When a full-blown investigation into Benghazi just isn't worth it.
Yesterday, US Ambassador to the UN Susan Rice withdrew herself from consideration to be the next Secretary of State. In a letter to the president obtained by NBC News, Rice contended that her nomination process "would be lengthy, disruptive and costly--to you and to our most pressing national and international priorities," she wrote. "The tradeoff is simply not worth it to our country." Later in the letter she aimed an obvious jab at Republicans who opposed her nomination. "The position of Secretary of State should never be politicized," she contended.
Yet it was Rice who put herself in the position to bear the brunt of GOP criticism regarding the debate in Benghazi. Five days after the attack, Rice appeared on five Sunday talk shows peddling the administration's initial lie that the murder of ambassador Christopher Stevens and three other Americans was the result of a spontaneous demonstration precipitated by the "Innocence of Muslims" video. “What happened in Benghazi was in fact initially a spontaneous reaction to what had just transpired hours before in Cairo, almost a copycat of the demonstrations against our facility in Cairo, which were prompted, of course, by the video,” Rice said on NBC’s “Meet the Press.”
When that story fell apart, Rice contended that she had relied on the best information immediately following the attack, provided to her by the intelligence community. “I relied solely and squarely on the information provided to me by the intelligence community. I made clear that the information was preliminary and that our investigations would give us the definitive answers,” she said on November 21 at the United Nations.
By then Rice had already incurred the wrath of Republican Senators John McCain (R-AZ), Lindsey Graham (R-SC), and Kelly Ayotte (R-NH). On November 14, they promised a Watergate-style investigation of Benghazi, and pledged to block her nomination, if Obama chose her to succeed Hillary Clinton. On the same day, the president angrily defended Rice against her critics. "If Senator McCain and Senator Graham and others want to go after somebody, they should go after me. And I’m happy to have that discussion with them. But for them to go after the U.N. ambassador, who had nothing to do with Benghazi and was simply making a presentation based on intelligence that she had received and to besmirch her reputation is outrageous." That statement engendered an obvious question: if Rice had nothing to do with Benghazi, why was she the point person sent out to explain it to the American public? (An answer has not been forthcoming).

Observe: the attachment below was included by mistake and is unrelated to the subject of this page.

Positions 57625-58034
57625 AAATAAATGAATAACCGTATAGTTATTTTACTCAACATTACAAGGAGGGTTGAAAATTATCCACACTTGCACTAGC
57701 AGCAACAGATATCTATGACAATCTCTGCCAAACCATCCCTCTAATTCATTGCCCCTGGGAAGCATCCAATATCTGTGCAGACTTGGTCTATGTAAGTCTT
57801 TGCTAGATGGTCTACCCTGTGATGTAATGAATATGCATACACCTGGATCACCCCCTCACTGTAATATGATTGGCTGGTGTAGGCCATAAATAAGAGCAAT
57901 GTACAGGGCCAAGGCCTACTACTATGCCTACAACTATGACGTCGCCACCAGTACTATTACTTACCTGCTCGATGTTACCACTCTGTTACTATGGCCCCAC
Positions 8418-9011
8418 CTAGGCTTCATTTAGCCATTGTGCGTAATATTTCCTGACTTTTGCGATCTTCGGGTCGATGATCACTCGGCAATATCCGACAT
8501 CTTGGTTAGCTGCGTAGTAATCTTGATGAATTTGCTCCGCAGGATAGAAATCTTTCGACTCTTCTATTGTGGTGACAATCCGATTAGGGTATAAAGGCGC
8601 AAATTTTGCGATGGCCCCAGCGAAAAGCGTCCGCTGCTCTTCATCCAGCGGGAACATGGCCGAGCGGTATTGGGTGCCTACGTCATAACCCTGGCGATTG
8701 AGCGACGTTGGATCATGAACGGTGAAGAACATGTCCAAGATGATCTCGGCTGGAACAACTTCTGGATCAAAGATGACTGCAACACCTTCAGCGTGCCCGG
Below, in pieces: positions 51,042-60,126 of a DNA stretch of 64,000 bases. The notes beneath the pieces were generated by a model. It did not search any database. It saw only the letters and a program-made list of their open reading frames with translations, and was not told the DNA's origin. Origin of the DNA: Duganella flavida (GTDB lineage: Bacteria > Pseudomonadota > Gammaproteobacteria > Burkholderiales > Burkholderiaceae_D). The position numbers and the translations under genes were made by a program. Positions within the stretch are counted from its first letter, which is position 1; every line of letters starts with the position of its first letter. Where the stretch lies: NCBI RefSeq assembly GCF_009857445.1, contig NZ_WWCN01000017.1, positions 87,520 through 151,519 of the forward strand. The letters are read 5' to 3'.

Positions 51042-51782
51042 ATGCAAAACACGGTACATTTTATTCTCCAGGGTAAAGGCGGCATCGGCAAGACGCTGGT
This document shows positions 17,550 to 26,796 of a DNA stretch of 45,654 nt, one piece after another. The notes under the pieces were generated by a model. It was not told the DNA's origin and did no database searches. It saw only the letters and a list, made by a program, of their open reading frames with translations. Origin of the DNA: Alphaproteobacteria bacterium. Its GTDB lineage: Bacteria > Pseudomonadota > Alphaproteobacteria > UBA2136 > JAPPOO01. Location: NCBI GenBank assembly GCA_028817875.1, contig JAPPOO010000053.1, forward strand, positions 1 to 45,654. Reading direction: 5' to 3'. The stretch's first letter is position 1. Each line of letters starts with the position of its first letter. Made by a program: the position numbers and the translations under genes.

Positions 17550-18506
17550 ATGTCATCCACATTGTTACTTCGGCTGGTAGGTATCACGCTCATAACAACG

Other Democrats hopped on board, attempting to characterize all criticism of Rice as racist and sexist. "All of the things they have disliked about things that have gone on in the administration, they have never called a male unqualified, not bright, not trustworthy," said Rep. Marcia Fudge (D-OH) the next chairwoman of the Congressional Black Caucus. "There is a clear sexism and racism that goes with these comments being made by unfortunately Sen. McCain and others."
On November 27, Rice met with her critics in an effort to mend fences. It did not go well, with all three saying their concerns about her misleading statements had actually intensified. "The bottom line is that I'm more disturbed than I was before ... about how four Americans died in Benghazi, Libya," Graham contended.
Soon after that, other questions about Rice's qualifications for the job began to be raised. The New York Times ran an article revealing that UN officials believe Rice is trying to shield the Rwandan government, and its president, Paul Kagame, from international censure, for their support of rebel groups precipitating "atrocities and brutal killings" in the Congo. The Washington Free Beacon reported that financial disclosure forms showed Rice had hundreds of thousands of dollars invested in several energy companies known for doing business with Iran. Breitbart News ran a column entitled "Top Ten Reasons to Oppose Susan Rice," detailing a pattern of dubious behavior and lying going as far back as the Clinton administration. Highlights include Rice urging the administration not to call the Rwandan massacres genocide, fearful of the political impact on U.S. congressional elections in 1994; her efforts to block cooperation with the Sudanese government, even as they had offered to hand over Osama Bin Laden; her role at the UN, marked by chronic absenteeism and criticism of Israel; and, finally, her role in the Benghazi disinformation campaign.